Mars Rover is collecting rock samples and analyzing for traces of moisture and basic components required for life. But what if we could get the rock samples to be analyzed on earth? The mission to bring back the rock samples collected by NASA’s Mars Rover to Earth could become a reality as early as 2022.
The mission is only in its conceptual stage and not an approved mission that will see the NASA’s Ames Research Center joining up with Elon Musk’s company, SpaceX for the Red Dragon project.
The project envisages sending Mars rock samples towards Earth where researchers will examine and analyze the material for signs of past life on the red planet.
The developers of the concept want to use the SpaceX’s Falcon Heavy rocket and a modified version of the company’s robotic Dragon cargo capsule for the sample – return project.
Andy Gonzales, of NASA’s Ames Research Centre, was explaining the feasibility of the project with the space agency’s Future In-Space Operations (FISO) working group in a presentation.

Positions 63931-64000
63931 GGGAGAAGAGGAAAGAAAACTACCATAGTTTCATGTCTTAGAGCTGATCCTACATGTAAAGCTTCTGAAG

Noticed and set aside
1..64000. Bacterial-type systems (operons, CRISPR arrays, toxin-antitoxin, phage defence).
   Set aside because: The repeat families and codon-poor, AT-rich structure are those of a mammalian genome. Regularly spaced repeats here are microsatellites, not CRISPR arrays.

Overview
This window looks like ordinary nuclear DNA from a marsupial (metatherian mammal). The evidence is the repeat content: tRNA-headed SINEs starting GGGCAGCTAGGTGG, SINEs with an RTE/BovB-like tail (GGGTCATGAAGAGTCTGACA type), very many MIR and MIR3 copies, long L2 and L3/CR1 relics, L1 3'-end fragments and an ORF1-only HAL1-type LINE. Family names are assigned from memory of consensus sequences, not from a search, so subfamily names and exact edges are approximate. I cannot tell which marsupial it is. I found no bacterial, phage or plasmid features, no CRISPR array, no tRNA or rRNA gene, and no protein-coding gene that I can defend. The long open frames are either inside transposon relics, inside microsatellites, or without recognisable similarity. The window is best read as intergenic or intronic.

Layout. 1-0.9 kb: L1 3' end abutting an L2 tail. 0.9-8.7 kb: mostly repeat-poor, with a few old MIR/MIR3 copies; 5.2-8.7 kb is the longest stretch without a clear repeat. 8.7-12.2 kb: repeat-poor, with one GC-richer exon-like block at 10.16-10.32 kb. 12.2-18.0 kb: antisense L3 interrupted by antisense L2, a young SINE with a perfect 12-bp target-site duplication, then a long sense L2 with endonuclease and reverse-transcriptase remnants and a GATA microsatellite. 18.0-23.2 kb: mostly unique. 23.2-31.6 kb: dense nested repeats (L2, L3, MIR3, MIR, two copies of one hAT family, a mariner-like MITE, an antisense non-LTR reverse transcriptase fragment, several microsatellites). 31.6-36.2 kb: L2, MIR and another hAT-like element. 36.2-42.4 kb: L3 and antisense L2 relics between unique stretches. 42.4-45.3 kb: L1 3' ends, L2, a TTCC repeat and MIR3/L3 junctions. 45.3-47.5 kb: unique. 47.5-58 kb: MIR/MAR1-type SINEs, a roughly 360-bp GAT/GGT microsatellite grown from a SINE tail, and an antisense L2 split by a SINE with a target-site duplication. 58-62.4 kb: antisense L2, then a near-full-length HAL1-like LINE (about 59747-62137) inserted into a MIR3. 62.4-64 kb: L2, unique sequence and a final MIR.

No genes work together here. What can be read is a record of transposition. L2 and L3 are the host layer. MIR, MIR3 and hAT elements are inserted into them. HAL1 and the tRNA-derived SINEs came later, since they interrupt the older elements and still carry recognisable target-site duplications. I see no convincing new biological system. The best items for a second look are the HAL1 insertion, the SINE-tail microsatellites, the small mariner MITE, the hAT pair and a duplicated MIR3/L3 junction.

Andy said that Red Dragon is technically possible by using newly emerging commercial technologies coupled with existing technologies.
Mars was not the desolate and dry place of today but was flush with water and a lot warmer and wetter billions of years ago. Evidence gathered by NASA’s Mars Curiosity Rover and other spacecraft point out to this fact.
NASA is planning to set forth its next rover in a potentially habitable environment sometime in 2020, but it does not have any plans to bring back samples from the red planet back home.
Gonzales and his team said that this is exactly where Red Dragon comes to play. A modified version of the SpaceX’s uncrewed Dragon cargo is being planned to be used for this mission.
The SpaceX’s unmanned Dragon cargo has already been used to send resupplies to the International Space Station (ISS). The Red Dragon will be sent to Mars atop the huge Falcon Heavy rocket. The Falcon Heavy rocket is scheduled to fly for the first time next year.
The Red Dragon variant will feature a robotic arm, extra fuel tanks, and a central assembly which will house a rocket-powered Mars Ascent Vehicle (MAV) and an Earth Return Vehicle (ERV).